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Nationwide Realty Had Ties To Failed Pittsburgh Casino Bid

One of the leading opponents to a downtown Columbus casino was very much for a similar development in Pittsburgh. Nationwide Realty Investors is credited with guiding the development of the very successful Columbus Arena District. Four years ago Nationwide wanted to build a similar district in Pittsburgh; but that one would have included a casino.

Nationwide Realty Investors has strongly opposed the plan to build a casino in the Arena district that it developed. The company says it's a very poor site for a casino. But Nationwide Realty was in a very different position just four years ago in another city.

Pittsburgh's National Hockey League team the Penguins needed a new arena. The team turned to Nationwide Realty to recreate what they'd done in Columbus: build a new arena and develop the area around it. Nationwide Realty president Brian Ellis:

"We were asked by the Pittsburgh Penguins to join with them in a proposal that would have combined an arena district-like development with their stadium," Ellis says. "And as a part of that they were contemplating a casino to be integrated into their plan."

Nationwide partnered with the Penguins and Isle of Capri Casinos in an effort to develop an arena district near downtown Pittsburgh. A 2005 press release from Nationwide Realty states:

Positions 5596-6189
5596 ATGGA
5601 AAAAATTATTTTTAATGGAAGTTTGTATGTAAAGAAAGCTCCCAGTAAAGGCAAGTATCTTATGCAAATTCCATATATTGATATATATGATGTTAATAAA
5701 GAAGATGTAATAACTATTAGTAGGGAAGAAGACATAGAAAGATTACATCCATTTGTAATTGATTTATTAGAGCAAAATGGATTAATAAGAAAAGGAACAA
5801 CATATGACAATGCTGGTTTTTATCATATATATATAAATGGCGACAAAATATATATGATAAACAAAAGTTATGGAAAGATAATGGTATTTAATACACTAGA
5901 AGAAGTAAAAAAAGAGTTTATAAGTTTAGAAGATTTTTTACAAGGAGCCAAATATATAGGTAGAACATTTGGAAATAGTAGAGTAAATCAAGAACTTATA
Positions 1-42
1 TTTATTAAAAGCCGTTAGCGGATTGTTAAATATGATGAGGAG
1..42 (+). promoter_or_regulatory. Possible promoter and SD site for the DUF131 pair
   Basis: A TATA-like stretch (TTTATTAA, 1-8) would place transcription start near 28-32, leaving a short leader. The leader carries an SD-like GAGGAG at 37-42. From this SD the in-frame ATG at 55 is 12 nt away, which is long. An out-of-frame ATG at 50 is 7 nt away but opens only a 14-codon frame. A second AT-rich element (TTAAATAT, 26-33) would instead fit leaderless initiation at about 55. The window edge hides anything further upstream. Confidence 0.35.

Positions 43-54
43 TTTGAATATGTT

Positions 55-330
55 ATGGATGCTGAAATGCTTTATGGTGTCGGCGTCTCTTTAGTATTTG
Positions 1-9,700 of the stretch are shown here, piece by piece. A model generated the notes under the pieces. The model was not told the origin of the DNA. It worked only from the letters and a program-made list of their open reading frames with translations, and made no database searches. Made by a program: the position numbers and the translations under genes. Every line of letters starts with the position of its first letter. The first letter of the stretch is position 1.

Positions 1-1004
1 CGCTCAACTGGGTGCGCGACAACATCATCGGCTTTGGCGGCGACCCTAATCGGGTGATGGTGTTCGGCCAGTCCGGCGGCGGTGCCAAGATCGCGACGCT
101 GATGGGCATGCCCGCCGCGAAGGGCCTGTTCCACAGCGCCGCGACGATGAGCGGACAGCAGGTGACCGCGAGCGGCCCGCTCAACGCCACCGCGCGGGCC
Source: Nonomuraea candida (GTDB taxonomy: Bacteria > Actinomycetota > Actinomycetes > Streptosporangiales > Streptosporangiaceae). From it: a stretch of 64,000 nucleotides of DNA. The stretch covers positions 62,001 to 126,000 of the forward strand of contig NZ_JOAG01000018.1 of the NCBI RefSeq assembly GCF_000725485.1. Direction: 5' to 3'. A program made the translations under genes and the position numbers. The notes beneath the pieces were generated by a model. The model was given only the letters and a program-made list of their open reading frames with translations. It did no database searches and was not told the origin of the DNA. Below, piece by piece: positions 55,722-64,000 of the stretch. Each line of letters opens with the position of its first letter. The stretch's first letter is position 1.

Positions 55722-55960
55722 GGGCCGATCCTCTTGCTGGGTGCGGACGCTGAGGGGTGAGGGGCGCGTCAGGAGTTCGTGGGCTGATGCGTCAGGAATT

"The development will include a $290 million, 18,000-seat arena, a slots casino ...restaurant, entertainment, retail, hospitality and residential uses."

Nationwide Realty's Brian Ellis is quoted in the release as saying:

"Like the Arena District in Columbus, we will be creating a high energy, urban community where people want to live, work and play." Tim Wilmott the president of Penn National, the company that wants to develop the Columbus casino says that's what they want to be a part of here.

"It's not that much dissimilar to what had been proposed in downtown Pittsburgh," Wilmott says.

But Ellis says the Pittsburgh project was different than the planned Columbus casino which opponents claim is being forced on the Arena District.

Q: What happened? It never came about...

"Well different than in Columbus, the public developed a process to select a site in Pittsburgh," Ellis says. "They made a decision to legalize casino gambling first, and then they went through a very public and rigorous process to select a site. That's very different than what we have in Columbus."

As it turns out another company ended up building a casino in another part of Pittsburgh.

Ellis stresses that Nationwide Realty Investors does not own a financial stake in a casino nor does it have any interest in the planned casino next door to its development in the Arena District.

Q: Well I just wondered if you had an opportunity to have a stake in a casino downtown would you do it or are you still opposed to it?

"As I said, we're opposed to the casino," Ellis says. "We opposed Issue 3 to start with so we were opposed to legalizing casino gambling in the state of Ohio and we are in particular opposed to this site. We think it's a very poor site for a casino."

Nevertheless, the company with the rights to the casino, Penn National Gaming, says it is determined to build on the site that was approved in November by Ohio voters.

Read Nationwide's 2005 press release Open the .pdf document.